Demonstrating Impact II

When I first wrote about the Demonstrating Impact session at the Council on Foundations conference, I wrote:

The discussion was nominally about how foundations can do a better job letting influential Americans and the general public know about the good work they do. But at the root of this is a discussion about identifying and measuring the impact of foundation grantmaking. And at the root of that is a discussion about transparency and the sharing of information about what works AND what doesn’t work.

In my first post about the session, I focused on the implications for transparency. Today I want to return to the conversation and focus on the panelists’ discussion of identifying and measuring impact.

The panelists were:

  • James Canales, CEO, The James Irvine Foundation
  • James Knickman, CEO, New York State Health Foundation
  • Joel Fleishman, author of The Foundation: A Great American Secret

Measuring impact is a big topic right now. Back in March, I held a Giving Carnival debate on the topic. What I found important about the discussion during the Demonstrating Impact session was the panelist insistence that while communicating impact was important, we shouldn’t get bogged down in trying to precisely measure and quantify the metrics. One of the reasons cited was the difficulty in proving causality. For instance, even if test scores of low-income students rise 12% after a foundation makes a large grant to a local tutoring program, this doesn’t mean that the grant caused the test scores to rise. Using the dollar amount of the grant, the percentage rise in test scores and the average increase in lifetime earning potential due to the higher test scores, it might be possible to calculate a specific “return on investment” for the grant. But did the grant have any impact or were the increased test scores due to something else entirely?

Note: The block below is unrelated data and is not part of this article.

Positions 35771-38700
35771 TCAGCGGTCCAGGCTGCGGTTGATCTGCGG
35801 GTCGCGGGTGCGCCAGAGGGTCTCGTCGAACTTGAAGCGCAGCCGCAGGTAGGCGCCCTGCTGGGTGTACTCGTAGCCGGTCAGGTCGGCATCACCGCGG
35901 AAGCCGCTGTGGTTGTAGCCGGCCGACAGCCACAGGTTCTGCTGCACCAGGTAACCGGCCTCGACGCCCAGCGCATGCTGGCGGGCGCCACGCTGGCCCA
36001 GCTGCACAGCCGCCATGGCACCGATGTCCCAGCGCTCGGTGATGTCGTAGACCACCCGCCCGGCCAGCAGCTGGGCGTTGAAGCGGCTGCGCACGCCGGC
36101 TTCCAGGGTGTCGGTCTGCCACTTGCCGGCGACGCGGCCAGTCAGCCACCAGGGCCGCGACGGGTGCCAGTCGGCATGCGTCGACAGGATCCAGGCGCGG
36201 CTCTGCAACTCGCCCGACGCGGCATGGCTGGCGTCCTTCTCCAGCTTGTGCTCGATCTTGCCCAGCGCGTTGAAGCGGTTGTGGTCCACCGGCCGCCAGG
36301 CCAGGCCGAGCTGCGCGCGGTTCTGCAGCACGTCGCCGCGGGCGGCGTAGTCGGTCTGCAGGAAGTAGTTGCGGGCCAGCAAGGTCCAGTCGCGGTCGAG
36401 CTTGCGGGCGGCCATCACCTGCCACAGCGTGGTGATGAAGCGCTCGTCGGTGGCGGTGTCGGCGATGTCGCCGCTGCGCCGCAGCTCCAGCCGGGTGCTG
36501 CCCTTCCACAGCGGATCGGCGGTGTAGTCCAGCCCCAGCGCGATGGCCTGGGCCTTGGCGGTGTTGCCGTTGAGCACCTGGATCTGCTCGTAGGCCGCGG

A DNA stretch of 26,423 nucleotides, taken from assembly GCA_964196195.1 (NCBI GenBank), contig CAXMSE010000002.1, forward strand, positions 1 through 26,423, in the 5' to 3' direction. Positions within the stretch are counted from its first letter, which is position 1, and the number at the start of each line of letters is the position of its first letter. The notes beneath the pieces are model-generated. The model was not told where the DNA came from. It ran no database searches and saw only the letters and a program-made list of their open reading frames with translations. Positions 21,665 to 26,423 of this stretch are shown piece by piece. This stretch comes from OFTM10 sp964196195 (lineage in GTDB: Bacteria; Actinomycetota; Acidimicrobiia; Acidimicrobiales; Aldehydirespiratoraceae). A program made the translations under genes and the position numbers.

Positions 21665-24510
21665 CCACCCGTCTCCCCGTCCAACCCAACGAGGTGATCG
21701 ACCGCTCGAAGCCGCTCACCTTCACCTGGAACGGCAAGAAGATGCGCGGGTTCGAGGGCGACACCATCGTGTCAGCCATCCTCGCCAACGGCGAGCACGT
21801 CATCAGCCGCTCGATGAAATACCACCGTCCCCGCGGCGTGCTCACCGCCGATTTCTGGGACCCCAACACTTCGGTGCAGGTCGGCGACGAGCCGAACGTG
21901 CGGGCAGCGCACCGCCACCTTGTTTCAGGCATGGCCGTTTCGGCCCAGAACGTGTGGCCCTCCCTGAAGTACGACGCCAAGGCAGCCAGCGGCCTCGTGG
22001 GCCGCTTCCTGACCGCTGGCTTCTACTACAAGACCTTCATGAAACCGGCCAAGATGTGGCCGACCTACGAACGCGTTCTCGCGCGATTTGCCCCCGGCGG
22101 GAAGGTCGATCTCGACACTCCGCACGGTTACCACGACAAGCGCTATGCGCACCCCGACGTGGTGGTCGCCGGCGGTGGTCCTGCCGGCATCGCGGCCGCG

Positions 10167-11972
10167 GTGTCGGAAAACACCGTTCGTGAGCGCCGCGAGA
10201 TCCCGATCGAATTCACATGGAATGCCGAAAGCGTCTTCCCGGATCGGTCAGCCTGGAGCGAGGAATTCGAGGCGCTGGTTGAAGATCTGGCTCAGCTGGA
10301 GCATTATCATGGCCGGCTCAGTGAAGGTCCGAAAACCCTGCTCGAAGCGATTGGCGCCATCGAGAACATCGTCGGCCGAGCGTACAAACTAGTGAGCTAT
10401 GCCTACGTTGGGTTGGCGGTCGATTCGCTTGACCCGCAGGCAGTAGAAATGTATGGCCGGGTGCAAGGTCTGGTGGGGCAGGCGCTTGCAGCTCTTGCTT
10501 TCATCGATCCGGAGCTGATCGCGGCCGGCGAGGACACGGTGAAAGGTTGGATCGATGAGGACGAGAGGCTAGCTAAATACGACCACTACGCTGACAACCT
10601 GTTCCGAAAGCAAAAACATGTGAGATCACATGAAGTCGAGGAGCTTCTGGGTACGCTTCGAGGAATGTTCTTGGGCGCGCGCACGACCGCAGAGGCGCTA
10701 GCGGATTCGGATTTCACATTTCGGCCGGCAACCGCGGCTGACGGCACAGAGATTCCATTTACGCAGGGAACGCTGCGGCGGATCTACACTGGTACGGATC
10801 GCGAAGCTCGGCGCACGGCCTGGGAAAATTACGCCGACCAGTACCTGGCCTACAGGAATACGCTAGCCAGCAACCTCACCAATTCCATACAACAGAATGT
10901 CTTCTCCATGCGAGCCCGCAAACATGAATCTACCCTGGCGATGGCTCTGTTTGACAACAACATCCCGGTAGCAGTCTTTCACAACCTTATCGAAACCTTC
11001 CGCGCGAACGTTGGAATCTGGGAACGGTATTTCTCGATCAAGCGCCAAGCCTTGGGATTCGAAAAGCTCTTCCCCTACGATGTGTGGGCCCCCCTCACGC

James Knickman made a good analogy:

A good soup is made up of lots of parts, it is hard to identify if the garlic or the carrots make it good. But you can identify if the soup is good. If you’re making a bad soup, do something different.

As readers of this blog know, I think that for-profit business knowledge can be used to improve the effectiveness of nonprofits and philanthropists. But don’t be fooled into thinking that business is always precisely measured and numbers driven. Many investors, including (or even especially) professionals tend to find a kind of comfort in precisely measuring and calculating long strings of numbers before making investment decisions. But I agree more with investor Whitney Tilson, a big fan of Warren Buffett, who wrote the following:

If the future were predictable with any degree of precision, then valuation would be easy. But the future is inherently unpredictable, so valuation is hard — and it’s ambiguous. Good thinking about valuation is less about plugging numbers into a spreadsheet than weighing many competing factors and determining probabilities. It’s neither art nor science — it’s roughly equal amounts of both.

The lack of precision around valuation makes a lot of people uncomfortable. To deal with this discomfort, some people wrap themselves in the security blanket of complex discounted cash flow analyses. My view of these things is best summarized by this brief exchange at the 1996 Berkshire Hathaway annual meeting:

Charlie Munger (Berkshire Hathaway’s vice chairman) said, “Warren [Buffett] talks about these discounted cash flows. I’ve never seen him do one.”

“It’s true,” replied Buffett. “If (the value of a company) doesn’t just scream out at you, it’s too close.”